When snow and ice collect on the top of tractor trailers, this can be very dangerous. Just recently, a truck accident occurred when ice fell off the top of a truck, broke the window of an SUV, and caused the driver of the SUV to sustain injury. Some states have laws on the books designed to prevent these types of truck accidents by imposing requirements on truck drivers to remove ice and show from their vehicles. Other states do not have such laws, but some are considering them.
Penske warns truck drivers to be aware of the rules for snow and ice as they travel across the country over the winter months. A trucker could cross into an area where snow and ice removal is mandatory and could be ticketed for failure to have cleared the truck appropriately. Truckers should follow best practices for snow removal not only to avoid the possibility of a citation but also to help keep people safe and prevent collisions and injuries due to truck wrecks from occurring.
A Truck Driver’s Responsibility for Snow and Ice Removal
Trucking Info recently reported on the efforts being made by states to prevent truck accidents that occur due to ice and snow. In one state, a new law was being proposed to make it an affirmative requirement to remove snow and ice on any commercial vehicle weighing 48,000 pounds or greater. If drivers failed to remove the ice and snow properly, they could be pulled over and fined. If snow or ice fell off the truck and caused an accident, the fine could reach up to $1,000 per incident.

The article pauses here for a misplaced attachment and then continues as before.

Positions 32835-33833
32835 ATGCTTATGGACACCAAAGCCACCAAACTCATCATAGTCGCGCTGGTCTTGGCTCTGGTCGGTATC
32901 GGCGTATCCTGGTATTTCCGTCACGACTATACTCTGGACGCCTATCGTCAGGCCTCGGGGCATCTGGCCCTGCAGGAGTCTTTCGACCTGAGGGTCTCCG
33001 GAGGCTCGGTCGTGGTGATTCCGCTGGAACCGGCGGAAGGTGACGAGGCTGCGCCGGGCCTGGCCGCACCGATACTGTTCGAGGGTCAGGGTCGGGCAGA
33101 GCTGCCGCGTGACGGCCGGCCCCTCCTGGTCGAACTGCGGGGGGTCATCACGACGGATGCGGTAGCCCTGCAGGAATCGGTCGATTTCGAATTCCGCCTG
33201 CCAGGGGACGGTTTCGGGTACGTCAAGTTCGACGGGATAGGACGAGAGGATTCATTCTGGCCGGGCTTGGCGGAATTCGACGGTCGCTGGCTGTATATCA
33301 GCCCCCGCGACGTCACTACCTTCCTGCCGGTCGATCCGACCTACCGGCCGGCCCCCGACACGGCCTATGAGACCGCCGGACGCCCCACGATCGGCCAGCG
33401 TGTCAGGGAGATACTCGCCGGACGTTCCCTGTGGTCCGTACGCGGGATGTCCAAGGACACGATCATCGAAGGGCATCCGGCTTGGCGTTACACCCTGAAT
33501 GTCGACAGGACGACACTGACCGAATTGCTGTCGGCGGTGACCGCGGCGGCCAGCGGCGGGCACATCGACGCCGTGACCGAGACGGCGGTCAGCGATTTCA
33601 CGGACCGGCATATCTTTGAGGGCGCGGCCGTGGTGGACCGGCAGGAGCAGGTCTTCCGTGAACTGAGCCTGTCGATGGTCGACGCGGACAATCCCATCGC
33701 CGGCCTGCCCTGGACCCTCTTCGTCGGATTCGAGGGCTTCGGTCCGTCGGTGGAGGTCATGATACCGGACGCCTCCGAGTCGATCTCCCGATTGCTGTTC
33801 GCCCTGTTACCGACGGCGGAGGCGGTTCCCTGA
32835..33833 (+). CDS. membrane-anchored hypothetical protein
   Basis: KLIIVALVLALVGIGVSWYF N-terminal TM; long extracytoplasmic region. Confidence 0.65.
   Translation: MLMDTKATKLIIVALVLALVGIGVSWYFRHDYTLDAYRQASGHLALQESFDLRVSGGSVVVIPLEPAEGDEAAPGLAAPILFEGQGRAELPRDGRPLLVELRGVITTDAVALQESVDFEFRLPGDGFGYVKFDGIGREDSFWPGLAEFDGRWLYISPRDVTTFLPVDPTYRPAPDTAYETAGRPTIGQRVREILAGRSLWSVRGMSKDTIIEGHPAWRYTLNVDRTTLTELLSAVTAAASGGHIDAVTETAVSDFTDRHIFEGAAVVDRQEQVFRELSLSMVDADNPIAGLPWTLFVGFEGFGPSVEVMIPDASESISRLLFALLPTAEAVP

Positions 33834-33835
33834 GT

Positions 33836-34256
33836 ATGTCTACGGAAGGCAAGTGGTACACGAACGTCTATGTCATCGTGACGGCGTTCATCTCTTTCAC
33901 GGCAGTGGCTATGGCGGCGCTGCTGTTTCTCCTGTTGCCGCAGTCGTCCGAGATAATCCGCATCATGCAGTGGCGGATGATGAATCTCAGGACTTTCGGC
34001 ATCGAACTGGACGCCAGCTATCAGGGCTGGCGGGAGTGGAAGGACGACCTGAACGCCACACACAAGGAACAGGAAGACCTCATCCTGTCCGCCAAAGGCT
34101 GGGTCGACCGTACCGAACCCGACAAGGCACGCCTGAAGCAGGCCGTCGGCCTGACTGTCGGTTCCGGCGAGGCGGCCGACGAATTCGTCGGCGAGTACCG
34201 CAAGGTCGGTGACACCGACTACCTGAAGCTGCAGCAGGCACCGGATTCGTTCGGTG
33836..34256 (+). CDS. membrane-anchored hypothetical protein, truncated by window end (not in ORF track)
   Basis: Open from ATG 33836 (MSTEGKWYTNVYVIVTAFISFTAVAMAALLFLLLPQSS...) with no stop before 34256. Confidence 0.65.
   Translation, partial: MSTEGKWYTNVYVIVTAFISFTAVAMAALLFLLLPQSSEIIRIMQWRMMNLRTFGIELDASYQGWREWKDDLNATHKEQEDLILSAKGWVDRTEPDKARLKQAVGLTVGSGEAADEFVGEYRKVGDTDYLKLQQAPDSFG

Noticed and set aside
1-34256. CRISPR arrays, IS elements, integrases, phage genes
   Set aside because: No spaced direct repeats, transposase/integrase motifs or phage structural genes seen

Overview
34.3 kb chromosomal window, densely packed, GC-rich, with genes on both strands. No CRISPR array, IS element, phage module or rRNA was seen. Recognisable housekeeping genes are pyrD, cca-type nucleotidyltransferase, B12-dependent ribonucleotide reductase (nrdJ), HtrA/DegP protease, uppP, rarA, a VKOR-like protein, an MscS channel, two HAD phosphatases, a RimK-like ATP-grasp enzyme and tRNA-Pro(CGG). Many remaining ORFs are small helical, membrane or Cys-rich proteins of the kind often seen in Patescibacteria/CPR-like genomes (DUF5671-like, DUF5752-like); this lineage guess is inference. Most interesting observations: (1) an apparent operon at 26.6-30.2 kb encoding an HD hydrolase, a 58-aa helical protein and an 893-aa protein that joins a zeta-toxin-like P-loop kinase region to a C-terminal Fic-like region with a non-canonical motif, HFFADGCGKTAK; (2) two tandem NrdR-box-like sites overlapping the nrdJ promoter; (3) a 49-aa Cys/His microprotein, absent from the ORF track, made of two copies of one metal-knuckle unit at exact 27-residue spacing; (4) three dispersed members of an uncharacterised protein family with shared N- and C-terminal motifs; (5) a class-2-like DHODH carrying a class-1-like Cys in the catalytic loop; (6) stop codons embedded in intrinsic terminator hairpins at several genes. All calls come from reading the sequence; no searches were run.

A safety law like this one, which would impose an affirmative duty on truckers to take reasonable accommodations for snow and ice removal, could also help victims of truck accidents to pursue damage claims if accidents happened. The victims could point to the safety law imposing an affirmative responsibility and could thus argue that a presumption of negligence is created when a trucker has not removed the ice and snow. This could make it easier for truck accident victims to have truckers held liable for losses.
Many truck driver advocacy groups are concerned about the increasing number of states passing laws requiring snow and ice removal because snow and ice removal from the top of a tractor trailer can be a difficult process. Tractor trailers usually have tops made of sensitive fiber glass which cannot be walked on and it is imperative to avoid damaging the top of the tractor-trailer when attempting to remove snow and ice. There are snow and ice throwers that can be used, but these machines can cost thousands of dollars.
Penske indicates some truckers fulfill their obligations to remove snow and ice by using truck washes, while others do invest in the snow throwers. One recommendation is to try to wait until the sun has melted some of the snow and ice before trying to clear it, but this can lead to delays and when a shipment must be delivered on time it can be difficult to take the time to get the snow and ice removed fully.